In 2004 we founded the Center on Global Counterterrorism Cooperation (CGCC) with the intention of working with governments, international and regional organizations, and nongovernmental actors, such as civil society groups and survivors of terrorist violence, to advance comprehensive, multilateral approaches to prevent and counter terrorism while promoting and protecting human rights and the rule of law.
With the assistance of our distinguished advisory council, CGCC has developed a solid reputation for taking proactive steps to help the international community create and implement effective counterterrorism policies. We worked with the United Nations and many member states to contribute to the development of the United Nations Global Counter-Terrorism Strategy in 2006, which has become a blueprint for regions and states when developing their own integrated, whole-of-government actions to prevent and respond to terrorism. In 2008 we implemented an international convening process on a regional basis with dozens of governments to enhance the capacity of states to address terrorism without an undue reliance on military force. That process eventually led to the development of the Global Counterterrorism Forum (GCTF), a new intergovernmental body devoted to supporting civilian capacity-building initiatives under the normative framework of the Strategy.
Through our work with policymakers and experts all over the world, we have developed a deeper understanding of contemporary terrorism as a dynamic and diffuse threat. Some terrorists exploit structural conditions, including inadequate development, poor governance, and other long-standing socioeconomic grievances, to garner support and attract recruits. Other terrorists emerge spontaneously, whether alone or in small groups, motivated by extremist ideas. The lines among criminality, conflict, and terrorism are increasingly blurred, making it difficult to develop responses to terrorism in isolation from other security and development threats.
As a result, our understanding of appropriate responses has progressed. Policymakers increasingly agree that “hard power” approaches to counterterrorism have a limited and possibly adverse effect, leading to unintended consequences. Transgressions of the rule of law in the name of counterterrorism efforts by governments may encourage others to dismiss legitimate political processes and seek alternative means of catalyzing social and political change. Greater attention is being focused today on the prevention of violent extremism, which requires integrated approaches that link security with development, good governance, and greater international cooperation.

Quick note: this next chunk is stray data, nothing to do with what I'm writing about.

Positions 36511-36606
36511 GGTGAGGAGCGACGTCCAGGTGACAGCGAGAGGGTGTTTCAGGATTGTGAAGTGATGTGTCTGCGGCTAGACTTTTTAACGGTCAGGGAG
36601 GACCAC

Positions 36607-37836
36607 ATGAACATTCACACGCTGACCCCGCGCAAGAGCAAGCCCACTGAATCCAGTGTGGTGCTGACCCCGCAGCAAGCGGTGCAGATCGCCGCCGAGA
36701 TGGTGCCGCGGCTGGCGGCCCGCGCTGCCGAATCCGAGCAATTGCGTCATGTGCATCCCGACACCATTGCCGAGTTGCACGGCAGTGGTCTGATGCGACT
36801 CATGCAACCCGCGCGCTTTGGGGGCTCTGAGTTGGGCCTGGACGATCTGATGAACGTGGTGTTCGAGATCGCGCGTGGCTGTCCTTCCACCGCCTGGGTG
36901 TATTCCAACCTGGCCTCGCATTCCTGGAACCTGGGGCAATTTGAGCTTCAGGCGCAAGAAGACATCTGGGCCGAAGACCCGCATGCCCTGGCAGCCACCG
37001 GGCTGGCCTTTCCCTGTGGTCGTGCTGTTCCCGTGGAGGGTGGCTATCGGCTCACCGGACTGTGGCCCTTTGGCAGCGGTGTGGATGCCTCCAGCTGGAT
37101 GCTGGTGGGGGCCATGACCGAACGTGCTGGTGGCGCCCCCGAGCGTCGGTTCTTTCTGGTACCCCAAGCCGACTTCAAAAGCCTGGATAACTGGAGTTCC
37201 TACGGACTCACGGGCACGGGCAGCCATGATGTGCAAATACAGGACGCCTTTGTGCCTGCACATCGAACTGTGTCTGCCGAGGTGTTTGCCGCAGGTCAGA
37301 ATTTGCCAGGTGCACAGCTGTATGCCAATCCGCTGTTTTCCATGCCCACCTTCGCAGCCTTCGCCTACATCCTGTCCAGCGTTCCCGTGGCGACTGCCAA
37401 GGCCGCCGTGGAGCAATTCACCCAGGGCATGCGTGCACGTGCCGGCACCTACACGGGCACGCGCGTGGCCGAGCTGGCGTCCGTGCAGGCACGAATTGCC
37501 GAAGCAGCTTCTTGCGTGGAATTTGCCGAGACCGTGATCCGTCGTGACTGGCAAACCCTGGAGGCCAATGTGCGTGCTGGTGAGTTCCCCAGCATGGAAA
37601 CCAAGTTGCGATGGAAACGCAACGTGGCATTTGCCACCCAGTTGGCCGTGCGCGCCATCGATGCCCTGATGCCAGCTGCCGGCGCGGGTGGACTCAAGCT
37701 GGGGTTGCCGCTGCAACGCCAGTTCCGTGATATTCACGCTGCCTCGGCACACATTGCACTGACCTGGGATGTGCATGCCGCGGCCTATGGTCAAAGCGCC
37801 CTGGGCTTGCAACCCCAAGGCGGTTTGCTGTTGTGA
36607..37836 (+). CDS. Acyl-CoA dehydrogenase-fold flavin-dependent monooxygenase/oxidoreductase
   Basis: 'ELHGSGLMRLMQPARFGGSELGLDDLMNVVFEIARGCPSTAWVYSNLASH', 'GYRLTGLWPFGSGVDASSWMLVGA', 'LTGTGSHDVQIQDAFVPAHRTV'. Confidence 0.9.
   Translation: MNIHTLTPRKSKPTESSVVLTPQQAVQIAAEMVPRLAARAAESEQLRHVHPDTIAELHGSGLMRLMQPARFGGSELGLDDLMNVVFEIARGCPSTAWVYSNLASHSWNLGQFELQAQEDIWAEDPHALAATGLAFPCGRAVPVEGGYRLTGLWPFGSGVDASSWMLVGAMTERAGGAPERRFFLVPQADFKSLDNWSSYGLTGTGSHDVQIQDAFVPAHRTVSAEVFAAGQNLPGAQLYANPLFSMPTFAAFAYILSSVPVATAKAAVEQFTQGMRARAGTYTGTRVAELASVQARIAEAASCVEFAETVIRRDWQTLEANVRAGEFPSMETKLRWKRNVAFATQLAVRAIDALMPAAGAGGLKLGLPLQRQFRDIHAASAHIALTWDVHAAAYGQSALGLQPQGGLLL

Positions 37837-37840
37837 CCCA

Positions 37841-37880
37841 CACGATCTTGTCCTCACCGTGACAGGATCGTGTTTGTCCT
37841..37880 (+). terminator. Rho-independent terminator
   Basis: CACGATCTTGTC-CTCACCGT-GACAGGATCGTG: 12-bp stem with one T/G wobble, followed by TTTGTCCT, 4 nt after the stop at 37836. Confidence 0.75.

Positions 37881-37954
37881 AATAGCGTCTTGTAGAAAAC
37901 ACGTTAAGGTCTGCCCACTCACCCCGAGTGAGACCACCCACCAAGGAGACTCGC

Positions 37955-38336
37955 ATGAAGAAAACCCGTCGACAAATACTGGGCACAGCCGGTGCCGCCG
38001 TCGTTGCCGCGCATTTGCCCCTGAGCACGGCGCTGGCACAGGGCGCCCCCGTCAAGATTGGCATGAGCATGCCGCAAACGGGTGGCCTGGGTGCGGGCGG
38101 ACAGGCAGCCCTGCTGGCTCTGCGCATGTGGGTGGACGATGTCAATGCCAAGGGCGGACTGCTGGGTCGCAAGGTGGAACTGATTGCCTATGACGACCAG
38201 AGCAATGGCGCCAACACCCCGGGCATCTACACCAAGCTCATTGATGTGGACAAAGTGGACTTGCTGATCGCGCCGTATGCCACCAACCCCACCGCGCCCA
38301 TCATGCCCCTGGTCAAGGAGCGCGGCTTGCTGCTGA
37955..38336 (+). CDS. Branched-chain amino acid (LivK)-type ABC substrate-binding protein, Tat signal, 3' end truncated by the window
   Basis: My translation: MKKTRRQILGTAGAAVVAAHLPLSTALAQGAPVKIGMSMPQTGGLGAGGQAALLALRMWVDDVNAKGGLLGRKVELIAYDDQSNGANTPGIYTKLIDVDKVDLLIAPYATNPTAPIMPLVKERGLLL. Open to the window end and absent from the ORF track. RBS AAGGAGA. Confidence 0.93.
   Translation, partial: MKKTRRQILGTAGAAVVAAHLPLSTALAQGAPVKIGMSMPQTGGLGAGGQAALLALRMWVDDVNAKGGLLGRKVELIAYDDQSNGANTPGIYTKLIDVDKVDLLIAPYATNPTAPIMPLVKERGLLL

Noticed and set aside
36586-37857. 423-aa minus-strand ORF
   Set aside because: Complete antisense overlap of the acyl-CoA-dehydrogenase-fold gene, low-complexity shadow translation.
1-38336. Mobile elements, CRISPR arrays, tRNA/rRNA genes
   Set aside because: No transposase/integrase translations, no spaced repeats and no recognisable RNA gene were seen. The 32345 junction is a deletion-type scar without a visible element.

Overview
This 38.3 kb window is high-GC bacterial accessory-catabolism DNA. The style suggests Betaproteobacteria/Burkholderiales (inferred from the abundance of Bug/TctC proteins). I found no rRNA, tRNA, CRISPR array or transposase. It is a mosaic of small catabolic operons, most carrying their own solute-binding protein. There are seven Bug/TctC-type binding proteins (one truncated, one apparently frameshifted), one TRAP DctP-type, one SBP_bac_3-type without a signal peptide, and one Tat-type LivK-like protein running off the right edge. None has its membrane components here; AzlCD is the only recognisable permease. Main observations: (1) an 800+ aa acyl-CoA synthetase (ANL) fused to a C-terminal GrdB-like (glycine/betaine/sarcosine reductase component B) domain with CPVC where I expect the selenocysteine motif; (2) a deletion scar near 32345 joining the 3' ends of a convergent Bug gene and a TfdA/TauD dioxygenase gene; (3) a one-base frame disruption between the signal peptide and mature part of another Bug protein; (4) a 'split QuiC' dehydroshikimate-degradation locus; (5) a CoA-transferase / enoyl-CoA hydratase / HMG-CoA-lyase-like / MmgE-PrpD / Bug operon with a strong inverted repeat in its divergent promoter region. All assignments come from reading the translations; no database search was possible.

When we founded CGCC, having the term “counterterrorism” in our name was accurate and appropriate. It enabled us to participate in policy debates and play an integral role in reshaping tactical responses to terrorism into a more considered, strategic approach drawing from well-established social and economic development practice and policy. Given the developments in our area, however, the term “counterterrorism” is no longer reflective of the diverse, cross-cutting, and multidimensional nature of our work. As our research, analysis, and programs tend toward approaches to security that are more integrative horizontally and vertically, the “counterterrorism” label is increasingly outdated. If we conceived our initial mission in negative terms—to prevent and suppress terrorism—we believe it timely to rephrase our goal for the future in positive terms—to achieve collective security.
UN Secretary-General Kofi Annan, in the executive summary for his report “In Larger Freedom: Towards Security, Development and Human Rights for All,” presented in advance of the Millennium Summit, asserted that
[i]n a world of inter-connected threats and opportunities,
it is in each country’s self-interest that all of these
challenges are addressed effectively. Hence, the cause
of larger freedom can only be advanced bybroad, deep and
sustained global cooperation among States. The world needs
strong and capable States, effective partnerships with civil
societyand the private sector, and agile and effective regional
and global intergovernmental institutions to mobilize and
coordinate collective action.
We agree. The evolution of policy briefly described here has led us to move with the times and make a change. The phrase “cooperative security” was widely used during the Cold War in the development of a pan-European security architecture that introduced innovative confidence-building measures in the aftermath of two devastating world wars. The concept of cooperative security endures in today’s world, which has become increasingly interconnected in all aspects—economic, social, and political. In this new global context, transnational terrorist and other violent or criminal groups have an expanded reach, which can only be halted with coordinated and inclusive global efforts across multiple levels of engagement. To better reflect who we are, an organization that is well placed to go beyond the limited scope of counterterrorism toward a more inclusive, comprehensive goal of promoting cooperative security—we are now the Global Center on Cooperative Security.
To learn more about our organization’s work, please visit our website at www.dev-projects.us/global/about/.
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